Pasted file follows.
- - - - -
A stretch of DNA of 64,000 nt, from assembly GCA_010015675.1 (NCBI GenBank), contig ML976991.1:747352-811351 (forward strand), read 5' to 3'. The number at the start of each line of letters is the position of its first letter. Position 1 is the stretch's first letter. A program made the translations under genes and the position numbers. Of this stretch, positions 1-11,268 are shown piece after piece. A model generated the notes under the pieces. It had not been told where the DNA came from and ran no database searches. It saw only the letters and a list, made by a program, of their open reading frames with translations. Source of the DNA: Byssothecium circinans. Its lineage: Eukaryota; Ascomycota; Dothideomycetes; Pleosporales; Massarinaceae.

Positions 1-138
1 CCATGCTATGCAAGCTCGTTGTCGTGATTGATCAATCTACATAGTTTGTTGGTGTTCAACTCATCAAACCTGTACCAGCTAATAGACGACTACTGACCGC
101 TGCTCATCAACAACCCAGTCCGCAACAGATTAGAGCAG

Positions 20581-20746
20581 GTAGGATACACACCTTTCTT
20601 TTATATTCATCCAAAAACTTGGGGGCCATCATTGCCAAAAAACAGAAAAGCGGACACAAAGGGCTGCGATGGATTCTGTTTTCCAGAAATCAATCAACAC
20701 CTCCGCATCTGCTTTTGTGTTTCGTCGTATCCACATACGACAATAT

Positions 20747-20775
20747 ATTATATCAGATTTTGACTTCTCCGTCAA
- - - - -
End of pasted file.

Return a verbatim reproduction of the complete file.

A stretch of DNA of 64,000 nt, from assembly GCA_010015675.1 (NCBI GenBank), contig ML976991.1:747352-811351 (forward strand), read 5' to 3'. The number at the start of each line of letters is the position of its first letter. Position 1 is the stretch's first letter. A program made the translations under genes and the position numbers. Of this stretch, positions 1-11,268 are shown piece after piece. A model generated the notes under the pieces. It had not been told where the DNA came from and ran no database searches. It saw only the letters and a list, made by a program, of their open reading frames with translations. Source of the DNA: Byssothecium circinans. Its lineage: Eukaryota; Ascomycota; Dothideomycetes; Pleosporales; Massarinaceae.

Positions 1-138
1 CCATGCTATGCAAGCTCGTTGTCGTGATTGATCAATCTACATAGTTTGTTGGTGTTCAACTCATCAAACCTGTACCAGCTAATAGACGACTACTGACCGC
101 TGCTCATCAACAACCCAGTCCGCAACAGATTAGAGCAG

Positions 20581-20746
20581 GTAGGATACACACCTTTCTT
20601 TTATATTCATCCAAAAACTTGGGGGCCATCATTGCCAAAAAACAGAAAAGCGGACACAAAGGGCTGCGATGGATTCTGTTTTCCAGAAATCAATCAACAC
20701 CTCCGCATCTGCTTTTGTGTTTCGTCGTATCCACATACGACAATAT

Positions 20747-20775
20747 ATTATATCAGATTTTGACTTCTCCGTCAA